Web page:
Who’s Helping Whom?

There are better ways to provide relief to struggling countries

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Julie Freijat, co-editor in chief

When I was younger, I was taught that helping others was a duty we were all called to. I was told that it wa

s our responsibility to take care of those who couldn’t take care of themselves. I felt blessed, saintly. I was beyond ready to take the advantages I had been given in life and use them to assist others. But somethi

ng about this sentiment is troubling.

If you look at the world as it is now, there are hundreds of conflicts and millions of people in need of help. In our little bubble, these people seem so far away and so incredibly different. They seem to be in situations far worse than us — they need us. Right?

But the reality is not what it seems. Sure, these people do need help. The hungry need food, and the homeless need shelter. And an obvious way to get assistance to these people would be volunteer trips. But are these volunteer trips the most effective way to help? Or have we lost the original purpose of these missi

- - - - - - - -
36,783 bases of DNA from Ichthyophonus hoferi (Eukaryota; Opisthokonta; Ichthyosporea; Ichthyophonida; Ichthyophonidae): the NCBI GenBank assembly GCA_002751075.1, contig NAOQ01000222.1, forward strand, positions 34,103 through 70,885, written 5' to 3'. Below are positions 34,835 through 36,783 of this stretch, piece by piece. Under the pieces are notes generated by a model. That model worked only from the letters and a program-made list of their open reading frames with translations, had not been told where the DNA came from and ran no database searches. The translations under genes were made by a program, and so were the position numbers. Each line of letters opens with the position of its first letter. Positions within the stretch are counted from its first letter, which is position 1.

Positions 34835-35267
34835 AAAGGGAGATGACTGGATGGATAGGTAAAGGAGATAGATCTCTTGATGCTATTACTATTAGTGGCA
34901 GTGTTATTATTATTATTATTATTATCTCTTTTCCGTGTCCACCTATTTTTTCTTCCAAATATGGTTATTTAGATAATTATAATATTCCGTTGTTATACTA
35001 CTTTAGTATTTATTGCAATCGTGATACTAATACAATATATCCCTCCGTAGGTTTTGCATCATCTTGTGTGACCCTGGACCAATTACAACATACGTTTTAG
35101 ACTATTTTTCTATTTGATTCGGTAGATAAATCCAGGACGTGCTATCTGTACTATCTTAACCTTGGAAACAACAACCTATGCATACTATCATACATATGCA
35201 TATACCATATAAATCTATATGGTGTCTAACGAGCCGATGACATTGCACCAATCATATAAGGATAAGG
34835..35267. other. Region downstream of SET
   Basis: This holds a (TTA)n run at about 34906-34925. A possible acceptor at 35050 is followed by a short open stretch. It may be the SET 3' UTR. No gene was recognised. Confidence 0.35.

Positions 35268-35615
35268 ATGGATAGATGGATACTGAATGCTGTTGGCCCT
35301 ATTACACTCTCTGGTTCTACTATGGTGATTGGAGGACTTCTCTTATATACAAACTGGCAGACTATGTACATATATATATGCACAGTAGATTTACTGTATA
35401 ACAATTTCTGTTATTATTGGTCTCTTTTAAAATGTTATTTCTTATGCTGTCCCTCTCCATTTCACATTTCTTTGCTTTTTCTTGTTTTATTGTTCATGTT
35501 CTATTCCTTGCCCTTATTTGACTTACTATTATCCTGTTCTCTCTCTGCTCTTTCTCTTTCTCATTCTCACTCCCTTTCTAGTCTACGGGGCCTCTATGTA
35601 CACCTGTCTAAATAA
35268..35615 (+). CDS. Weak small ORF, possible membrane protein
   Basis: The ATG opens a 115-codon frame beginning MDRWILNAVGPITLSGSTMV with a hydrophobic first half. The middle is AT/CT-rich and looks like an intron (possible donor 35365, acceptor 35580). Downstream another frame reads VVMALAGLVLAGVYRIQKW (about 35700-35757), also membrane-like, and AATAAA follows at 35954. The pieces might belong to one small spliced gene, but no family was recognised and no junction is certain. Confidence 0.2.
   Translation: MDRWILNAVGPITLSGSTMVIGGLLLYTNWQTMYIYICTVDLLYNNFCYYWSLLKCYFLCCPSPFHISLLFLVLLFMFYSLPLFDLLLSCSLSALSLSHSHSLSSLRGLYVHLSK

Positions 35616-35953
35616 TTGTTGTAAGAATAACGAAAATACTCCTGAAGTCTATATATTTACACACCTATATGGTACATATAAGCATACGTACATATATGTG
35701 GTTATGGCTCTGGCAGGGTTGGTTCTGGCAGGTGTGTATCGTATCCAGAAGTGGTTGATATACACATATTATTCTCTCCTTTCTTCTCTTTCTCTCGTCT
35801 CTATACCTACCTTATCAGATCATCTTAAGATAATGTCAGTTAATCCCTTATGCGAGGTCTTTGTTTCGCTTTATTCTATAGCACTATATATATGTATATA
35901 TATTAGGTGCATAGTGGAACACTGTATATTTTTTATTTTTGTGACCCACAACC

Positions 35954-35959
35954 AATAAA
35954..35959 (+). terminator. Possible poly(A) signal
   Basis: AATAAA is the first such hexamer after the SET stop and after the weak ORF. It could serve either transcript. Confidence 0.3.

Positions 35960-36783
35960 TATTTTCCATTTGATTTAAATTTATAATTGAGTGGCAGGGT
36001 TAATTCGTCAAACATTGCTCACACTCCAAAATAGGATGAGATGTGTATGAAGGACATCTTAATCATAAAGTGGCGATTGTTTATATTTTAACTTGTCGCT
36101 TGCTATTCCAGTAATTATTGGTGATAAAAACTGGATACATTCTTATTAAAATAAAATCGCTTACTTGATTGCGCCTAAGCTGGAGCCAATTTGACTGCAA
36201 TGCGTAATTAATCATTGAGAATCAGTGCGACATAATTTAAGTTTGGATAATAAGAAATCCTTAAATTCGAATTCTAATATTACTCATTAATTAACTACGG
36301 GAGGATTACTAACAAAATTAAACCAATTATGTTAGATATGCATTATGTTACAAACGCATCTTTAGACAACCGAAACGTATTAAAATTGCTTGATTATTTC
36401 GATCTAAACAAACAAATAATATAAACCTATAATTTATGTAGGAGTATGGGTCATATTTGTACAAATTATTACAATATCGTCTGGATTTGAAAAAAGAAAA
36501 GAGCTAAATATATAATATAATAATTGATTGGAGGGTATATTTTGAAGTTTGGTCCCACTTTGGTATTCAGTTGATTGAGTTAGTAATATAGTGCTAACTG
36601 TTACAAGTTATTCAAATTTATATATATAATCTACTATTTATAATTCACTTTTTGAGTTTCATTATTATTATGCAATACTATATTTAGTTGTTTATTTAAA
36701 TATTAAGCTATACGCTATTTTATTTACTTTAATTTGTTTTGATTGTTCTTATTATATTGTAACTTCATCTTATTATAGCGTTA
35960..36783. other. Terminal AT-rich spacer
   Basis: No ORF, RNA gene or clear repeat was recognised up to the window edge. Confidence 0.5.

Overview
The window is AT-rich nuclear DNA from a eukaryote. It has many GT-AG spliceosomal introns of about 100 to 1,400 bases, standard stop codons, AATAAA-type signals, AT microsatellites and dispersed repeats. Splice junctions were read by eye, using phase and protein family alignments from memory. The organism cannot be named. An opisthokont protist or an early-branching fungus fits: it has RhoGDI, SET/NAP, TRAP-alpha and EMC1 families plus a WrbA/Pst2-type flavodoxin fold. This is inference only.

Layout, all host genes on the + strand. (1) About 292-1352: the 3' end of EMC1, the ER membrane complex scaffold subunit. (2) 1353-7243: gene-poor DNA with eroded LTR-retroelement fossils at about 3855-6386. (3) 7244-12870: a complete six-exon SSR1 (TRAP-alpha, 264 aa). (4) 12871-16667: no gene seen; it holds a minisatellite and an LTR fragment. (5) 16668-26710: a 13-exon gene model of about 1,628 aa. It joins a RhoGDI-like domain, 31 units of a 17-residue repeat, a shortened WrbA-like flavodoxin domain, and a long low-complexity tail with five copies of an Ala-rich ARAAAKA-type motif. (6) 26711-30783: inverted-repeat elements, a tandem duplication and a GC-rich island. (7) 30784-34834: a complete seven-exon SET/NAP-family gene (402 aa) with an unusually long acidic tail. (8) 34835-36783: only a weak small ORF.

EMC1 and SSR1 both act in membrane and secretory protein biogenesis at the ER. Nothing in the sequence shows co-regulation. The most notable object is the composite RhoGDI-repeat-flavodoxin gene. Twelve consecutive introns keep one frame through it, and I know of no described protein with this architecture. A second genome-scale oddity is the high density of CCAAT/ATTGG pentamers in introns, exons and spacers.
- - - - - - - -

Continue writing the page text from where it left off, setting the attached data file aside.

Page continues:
ons within our own, fame-driven god-complex?

First and foremost, I am not writing this to criticize every single person who goes on a volunteer trip to a poorer country. In fact, a lot of those people have amazing intentions and do provide substantial help. But instead I’d like to suggest that, perhaps, we can do more.

We spend thousands of dollars flying ourselves to countries to make bracelets and take pictures with children who are struggling with problems more complex than our ‘kindness’ can solve. That money could be used elsewhere.

 

There are organizations whose sole purpose is to provide domestic assistance to people in conflict areas so we do not disturb the industrialization that needs to occur on its own. These organizations take donations from people and move them across the world to people who already reside and work in these conflict areas so they can instill solutions that are substantial, palpable and capable of evolving.

When we are driven by the urge to feel good about ourselves instead of the urge to help others, we fail in our attempts to assist. We need to stop looking at developing countries as places that ‘need us.’

It’s time we stop acting like our cards and bracelets change the world.